Book uses cultural argument to search for less immigration

A new book from New York University professor Lawrence M. Mead looks at what makes American culture unique.

“We tend to assume that everyone in America is in some fundamental sense, the same,” said Mead. “We seem to think we have to assume that because of our commitment to racial equality. Although I totally support those commitments, I don’t think it’s the case that everyone is the same.”

Mead’s thesis is that we need to teach those coming to America how to be more individualist if we are going to keep the culture that has helped America lead the world economically. He also argues that with current immigration patterns, that isn’t something we can effectively do.

“Now, the immigrants, unlike earlier, are coming almost entirely from Asia and Latin America,” said Mead. “That means that they don’t come in here with an individualist view of the world. They don’t think of themselves as pursuing goals. They think of themselves as adjusting and they tend to be very cautious. They have difficulties with social problems, also.”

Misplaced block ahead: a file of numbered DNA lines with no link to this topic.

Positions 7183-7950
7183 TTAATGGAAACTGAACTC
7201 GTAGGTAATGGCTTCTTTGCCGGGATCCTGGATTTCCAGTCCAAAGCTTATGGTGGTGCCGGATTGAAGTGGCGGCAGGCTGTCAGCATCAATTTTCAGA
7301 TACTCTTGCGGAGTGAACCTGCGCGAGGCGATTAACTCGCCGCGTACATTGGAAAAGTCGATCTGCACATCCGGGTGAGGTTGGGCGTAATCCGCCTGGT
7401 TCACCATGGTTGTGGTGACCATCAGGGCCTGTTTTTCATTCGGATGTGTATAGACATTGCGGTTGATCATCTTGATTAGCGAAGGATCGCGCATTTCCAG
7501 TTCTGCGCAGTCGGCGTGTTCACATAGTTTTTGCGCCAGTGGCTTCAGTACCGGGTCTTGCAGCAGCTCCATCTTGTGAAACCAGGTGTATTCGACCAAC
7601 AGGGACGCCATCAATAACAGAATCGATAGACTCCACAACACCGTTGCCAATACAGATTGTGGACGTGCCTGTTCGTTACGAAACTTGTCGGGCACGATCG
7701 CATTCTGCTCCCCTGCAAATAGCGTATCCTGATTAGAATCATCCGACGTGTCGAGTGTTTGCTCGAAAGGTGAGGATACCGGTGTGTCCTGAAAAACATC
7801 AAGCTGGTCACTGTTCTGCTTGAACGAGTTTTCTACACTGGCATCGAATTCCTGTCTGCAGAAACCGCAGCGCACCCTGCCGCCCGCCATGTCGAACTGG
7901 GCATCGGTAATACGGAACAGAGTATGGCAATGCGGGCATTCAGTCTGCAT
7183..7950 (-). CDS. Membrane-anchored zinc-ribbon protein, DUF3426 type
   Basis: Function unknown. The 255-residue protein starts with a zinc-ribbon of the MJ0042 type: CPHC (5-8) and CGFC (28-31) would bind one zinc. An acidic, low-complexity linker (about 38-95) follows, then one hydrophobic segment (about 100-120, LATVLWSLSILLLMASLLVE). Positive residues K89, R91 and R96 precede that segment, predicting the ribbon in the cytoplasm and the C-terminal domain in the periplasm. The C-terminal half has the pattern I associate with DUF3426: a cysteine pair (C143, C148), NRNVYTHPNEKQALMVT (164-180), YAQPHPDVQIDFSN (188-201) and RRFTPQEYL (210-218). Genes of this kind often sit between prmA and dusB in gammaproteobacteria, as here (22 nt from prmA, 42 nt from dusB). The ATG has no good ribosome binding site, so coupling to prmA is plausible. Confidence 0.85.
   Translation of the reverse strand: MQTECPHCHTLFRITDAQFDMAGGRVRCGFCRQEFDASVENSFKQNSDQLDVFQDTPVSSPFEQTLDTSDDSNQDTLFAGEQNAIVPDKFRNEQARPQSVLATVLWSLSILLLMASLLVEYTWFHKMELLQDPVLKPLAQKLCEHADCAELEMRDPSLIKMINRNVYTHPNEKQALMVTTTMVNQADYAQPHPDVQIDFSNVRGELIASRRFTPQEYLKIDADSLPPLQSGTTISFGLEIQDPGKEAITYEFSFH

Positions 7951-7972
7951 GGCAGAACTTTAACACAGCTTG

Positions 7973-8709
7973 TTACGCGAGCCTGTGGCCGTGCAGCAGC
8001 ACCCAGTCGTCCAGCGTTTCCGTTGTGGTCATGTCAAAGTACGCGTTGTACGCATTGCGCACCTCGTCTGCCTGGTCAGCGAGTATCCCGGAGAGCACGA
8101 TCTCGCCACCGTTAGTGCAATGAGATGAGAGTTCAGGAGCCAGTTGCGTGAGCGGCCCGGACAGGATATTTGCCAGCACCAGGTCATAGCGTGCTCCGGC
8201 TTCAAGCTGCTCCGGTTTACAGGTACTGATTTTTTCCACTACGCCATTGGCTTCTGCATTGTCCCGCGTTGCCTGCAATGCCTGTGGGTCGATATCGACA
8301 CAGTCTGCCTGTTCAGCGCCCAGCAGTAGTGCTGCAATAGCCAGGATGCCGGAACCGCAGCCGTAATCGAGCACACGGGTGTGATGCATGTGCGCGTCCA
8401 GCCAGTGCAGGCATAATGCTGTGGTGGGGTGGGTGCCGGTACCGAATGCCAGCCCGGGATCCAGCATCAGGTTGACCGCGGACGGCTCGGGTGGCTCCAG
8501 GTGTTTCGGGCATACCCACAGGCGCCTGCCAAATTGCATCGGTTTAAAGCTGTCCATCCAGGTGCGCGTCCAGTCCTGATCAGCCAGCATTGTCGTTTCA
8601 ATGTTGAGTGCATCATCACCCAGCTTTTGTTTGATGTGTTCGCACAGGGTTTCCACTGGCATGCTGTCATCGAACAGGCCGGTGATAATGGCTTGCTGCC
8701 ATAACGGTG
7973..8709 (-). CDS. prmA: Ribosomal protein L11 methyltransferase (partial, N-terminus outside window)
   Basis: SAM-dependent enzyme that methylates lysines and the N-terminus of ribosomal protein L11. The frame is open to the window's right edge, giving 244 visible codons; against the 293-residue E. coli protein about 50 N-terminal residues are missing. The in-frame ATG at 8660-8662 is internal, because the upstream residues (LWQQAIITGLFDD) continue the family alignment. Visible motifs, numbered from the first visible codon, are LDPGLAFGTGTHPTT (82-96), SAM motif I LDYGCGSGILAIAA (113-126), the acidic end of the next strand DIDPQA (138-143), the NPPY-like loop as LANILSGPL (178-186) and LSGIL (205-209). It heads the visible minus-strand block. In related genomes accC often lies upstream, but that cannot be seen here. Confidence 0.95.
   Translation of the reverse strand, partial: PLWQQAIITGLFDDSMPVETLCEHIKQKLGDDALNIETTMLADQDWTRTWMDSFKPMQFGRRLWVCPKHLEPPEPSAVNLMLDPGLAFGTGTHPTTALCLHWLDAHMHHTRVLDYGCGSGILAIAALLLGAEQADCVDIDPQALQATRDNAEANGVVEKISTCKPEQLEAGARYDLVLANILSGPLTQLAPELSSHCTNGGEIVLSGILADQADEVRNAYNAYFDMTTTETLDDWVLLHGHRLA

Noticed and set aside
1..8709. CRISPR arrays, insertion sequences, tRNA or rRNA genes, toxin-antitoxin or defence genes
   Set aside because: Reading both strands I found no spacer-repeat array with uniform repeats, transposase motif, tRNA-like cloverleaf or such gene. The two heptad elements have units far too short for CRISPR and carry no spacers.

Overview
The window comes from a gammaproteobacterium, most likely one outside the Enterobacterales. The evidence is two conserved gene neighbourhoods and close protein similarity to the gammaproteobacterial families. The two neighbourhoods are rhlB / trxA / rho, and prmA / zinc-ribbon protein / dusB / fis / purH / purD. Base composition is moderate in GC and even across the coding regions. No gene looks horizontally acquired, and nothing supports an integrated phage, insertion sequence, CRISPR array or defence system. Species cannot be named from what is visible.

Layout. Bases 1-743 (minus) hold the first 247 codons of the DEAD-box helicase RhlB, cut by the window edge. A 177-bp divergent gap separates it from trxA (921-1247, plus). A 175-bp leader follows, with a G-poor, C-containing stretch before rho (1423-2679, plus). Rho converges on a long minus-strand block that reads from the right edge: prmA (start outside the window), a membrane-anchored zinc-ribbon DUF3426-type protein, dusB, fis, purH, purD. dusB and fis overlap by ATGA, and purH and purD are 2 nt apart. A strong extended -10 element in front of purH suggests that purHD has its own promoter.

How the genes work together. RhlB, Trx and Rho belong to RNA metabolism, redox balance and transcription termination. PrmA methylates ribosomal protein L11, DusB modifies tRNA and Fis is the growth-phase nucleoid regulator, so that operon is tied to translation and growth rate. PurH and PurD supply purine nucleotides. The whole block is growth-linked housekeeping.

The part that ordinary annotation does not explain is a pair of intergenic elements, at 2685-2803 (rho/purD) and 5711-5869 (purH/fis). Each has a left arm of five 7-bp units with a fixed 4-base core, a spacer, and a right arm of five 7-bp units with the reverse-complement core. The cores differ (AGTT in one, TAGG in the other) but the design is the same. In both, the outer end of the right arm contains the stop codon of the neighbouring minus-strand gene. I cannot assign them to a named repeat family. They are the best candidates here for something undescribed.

It’s not that others don’t think immigration should be limited, but Mead has a different reason why.

“What’s unique in my argument isn’t so much what I want to do about policy, because a lot of other people favor this,” said Mead. “It’s rather, that I make a cultural case for it. I’m not concerned with the practical cost of immigration. I’m more concerned about the cultural effects. I want to make sure this remains an individualist country.”

BURDENS OF FREEDOM: Cultural Difference and American Power is available at